Vancouver’s Revery Architecture creates arts centre with ‘glowing’ fins

by sadia_badhon | May 21, 2019 3:24 pm

Architects create a multidimensional effect for the Xiqu Centre for performing arts in Hong Kong. Photo courtesy Revery Architecture[1]
Architects create a multidimensional effect for the Xiqu Centre for performing arts in Hong Kong.
Photo courtesy Revery Architecture

The Xiqu Centre[2], a performing arts venue in Hong Kong designed by Vancouver-based Revery Architecture[3], reimagines theatre drapes and the swaying folds of the performers’ costumes with a glowing curvilinear façade.

The eight-storey structure was conceived as a cultural sanctuary, blending theatre, art, and public space for celebration and contemplation. ‘Qi’ or flow is expressed throughout the complex with curved paths and forms designed around a vast circular atrium.

The 10,729-m2 (320,000-sf) venue features a modular system of more than 13,000 scaled fins cut via computer numerical control (CNC) from untreated marine-grade aluminum pipe selected for both its esthetics and enhanced performance. Arrayed in alternating patterns along the building, the curved fins radiate a glow reminiscent of a lantern shimmering behind a beaded stage curtain.

The façade’s woven metal panels are pulled back at all the four corner entrances to the building, lighting up the exterior while revealing the flow of visitors in and out of the interior courtyard. Opening up into a circular atrium, this naturally ventilated courtyard plaza invites the public to enjoy the exhibitions, browse shops, listen to music, or watch Xiqu demonstrations.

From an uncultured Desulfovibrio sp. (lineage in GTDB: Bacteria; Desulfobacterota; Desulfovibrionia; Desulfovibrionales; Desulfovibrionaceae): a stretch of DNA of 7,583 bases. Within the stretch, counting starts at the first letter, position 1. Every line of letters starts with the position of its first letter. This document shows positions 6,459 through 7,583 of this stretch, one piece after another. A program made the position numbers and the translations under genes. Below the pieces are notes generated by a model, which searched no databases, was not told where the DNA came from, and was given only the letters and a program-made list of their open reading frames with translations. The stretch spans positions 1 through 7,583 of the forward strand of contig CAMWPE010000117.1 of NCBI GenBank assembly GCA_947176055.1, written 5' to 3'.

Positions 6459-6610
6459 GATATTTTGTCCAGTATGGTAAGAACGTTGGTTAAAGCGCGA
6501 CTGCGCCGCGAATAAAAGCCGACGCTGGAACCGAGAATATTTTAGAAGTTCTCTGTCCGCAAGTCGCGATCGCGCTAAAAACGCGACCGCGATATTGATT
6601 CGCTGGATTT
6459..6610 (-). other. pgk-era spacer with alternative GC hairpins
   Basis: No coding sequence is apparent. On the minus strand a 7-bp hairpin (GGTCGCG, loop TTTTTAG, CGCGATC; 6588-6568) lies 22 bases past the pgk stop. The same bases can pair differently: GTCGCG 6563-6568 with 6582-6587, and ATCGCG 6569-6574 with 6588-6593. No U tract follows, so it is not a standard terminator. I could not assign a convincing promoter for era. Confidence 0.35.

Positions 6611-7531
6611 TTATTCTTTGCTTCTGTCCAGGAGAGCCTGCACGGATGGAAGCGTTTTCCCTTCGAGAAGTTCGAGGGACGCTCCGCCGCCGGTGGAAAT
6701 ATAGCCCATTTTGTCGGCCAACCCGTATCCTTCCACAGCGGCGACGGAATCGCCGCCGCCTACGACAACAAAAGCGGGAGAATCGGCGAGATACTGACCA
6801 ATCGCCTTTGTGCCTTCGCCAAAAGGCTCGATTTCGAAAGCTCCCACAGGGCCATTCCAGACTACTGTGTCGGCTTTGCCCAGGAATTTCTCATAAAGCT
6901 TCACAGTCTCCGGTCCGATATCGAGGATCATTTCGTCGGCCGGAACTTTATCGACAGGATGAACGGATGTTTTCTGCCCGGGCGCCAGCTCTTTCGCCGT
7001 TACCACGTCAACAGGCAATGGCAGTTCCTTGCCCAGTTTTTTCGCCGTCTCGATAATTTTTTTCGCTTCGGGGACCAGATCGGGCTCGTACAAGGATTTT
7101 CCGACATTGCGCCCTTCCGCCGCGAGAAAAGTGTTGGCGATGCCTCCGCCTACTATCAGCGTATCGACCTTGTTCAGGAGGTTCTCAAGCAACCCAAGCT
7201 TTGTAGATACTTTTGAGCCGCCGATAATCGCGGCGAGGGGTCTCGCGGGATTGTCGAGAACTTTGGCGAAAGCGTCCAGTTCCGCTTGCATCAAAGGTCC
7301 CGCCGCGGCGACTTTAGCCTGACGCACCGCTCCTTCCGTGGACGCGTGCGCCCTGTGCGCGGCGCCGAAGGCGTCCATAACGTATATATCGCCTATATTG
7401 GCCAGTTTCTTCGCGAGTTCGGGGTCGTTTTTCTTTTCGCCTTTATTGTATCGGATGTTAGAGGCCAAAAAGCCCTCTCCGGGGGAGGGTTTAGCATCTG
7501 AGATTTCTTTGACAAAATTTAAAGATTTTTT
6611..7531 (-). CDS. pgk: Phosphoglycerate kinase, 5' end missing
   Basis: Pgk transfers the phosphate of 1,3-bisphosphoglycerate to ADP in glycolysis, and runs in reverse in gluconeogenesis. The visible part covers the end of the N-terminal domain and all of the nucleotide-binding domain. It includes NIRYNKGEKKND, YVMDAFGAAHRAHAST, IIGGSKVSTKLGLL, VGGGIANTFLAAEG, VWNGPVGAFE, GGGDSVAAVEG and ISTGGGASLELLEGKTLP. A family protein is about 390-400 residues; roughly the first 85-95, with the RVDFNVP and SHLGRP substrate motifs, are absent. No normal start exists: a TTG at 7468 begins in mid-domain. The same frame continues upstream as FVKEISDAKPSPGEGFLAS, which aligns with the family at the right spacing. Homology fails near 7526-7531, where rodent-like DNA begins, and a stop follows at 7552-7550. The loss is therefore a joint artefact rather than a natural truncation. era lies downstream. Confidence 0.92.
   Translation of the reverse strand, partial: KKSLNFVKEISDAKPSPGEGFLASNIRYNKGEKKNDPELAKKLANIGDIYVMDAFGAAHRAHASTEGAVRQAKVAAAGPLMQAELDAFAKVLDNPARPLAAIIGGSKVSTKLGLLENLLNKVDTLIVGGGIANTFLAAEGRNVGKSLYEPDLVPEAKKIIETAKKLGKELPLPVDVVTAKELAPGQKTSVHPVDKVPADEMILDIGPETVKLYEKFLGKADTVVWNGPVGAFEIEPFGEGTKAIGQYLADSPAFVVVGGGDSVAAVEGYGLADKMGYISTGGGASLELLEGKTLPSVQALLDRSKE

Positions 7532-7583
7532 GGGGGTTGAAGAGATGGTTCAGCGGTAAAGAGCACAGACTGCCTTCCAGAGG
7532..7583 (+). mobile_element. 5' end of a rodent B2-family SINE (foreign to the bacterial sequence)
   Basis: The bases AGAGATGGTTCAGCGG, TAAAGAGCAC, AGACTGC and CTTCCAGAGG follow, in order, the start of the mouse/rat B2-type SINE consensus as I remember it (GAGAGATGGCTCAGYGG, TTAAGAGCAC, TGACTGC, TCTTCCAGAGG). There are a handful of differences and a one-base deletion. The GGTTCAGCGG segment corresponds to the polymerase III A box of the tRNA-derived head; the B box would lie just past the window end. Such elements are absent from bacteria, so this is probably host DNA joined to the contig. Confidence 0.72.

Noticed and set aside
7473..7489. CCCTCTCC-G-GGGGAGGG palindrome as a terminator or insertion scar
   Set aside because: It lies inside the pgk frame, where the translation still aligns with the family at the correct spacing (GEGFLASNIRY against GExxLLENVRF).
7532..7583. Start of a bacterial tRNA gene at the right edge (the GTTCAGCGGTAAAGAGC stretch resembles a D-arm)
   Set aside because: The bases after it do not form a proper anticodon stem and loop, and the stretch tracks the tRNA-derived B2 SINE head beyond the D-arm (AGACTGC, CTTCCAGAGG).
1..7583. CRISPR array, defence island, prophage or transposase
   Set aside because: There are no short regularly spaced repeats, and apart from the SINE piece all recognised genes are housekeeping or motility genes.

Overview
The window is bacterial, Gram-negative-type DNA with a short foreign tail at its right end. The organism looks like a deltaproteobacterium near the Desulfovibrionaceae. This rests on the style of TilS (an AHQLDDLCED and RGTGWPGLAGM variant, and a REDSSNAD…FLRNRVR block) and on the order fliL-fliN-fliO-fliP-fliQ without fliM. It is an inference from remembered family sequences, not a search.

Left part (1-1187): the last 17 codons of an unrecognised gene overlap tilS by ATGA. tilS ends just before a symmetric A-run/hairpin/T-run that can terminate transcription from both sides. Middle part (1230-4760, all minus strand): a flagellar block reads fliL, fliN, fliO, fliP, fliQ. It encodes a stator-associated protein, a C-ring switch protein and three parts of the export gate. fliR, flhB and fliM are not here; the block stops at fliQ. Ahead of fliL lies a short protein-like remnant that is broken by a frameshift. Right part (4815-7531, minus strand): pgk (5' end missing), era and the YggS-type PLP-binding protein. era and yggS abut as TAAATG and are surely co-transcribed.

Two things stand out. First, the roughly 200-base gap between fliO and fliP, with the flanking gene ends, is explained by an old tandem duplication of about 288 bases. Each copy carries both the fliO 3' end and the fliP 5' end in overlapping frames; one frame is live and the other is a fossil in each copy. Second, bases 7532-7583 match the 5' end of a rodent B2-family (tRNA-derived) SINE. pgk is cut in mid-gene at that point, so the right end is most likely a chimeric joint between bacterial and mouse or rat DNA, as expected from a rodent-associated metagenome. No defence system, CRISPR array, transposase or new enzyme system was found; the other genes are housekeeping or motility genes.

The centre houses a 1000-seat grand theatre situated at the top of the building and flanked by two outdoor sky gardens. The decision to suspend the main theatre—the heart of Xiqu Centre—27 m (90 ft) above the ground isolates the auditorium from the vibration and high ambient noise levels of the building’s surrounding urban context. Elevating the theatre also creates space for the multilevel atrium comprising rehearsal spaces, a smaller theatre of 200 seats, as well as education and administrative spaces, lecture rooms, and retail areas.

Revery partnered with Hong Kong firm Ronald Lu & Partners[4] for this project.

Xiqu Centre is to be featured on the new Hong Kong dollar (HKD) $100 banknote, emphasizing its social and cultural significance to the ‘Hong Kong Spirit.’

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  2. Xiqu Centre:
  3. Revery Architecture:
  4. Ronald Lu & Partners:

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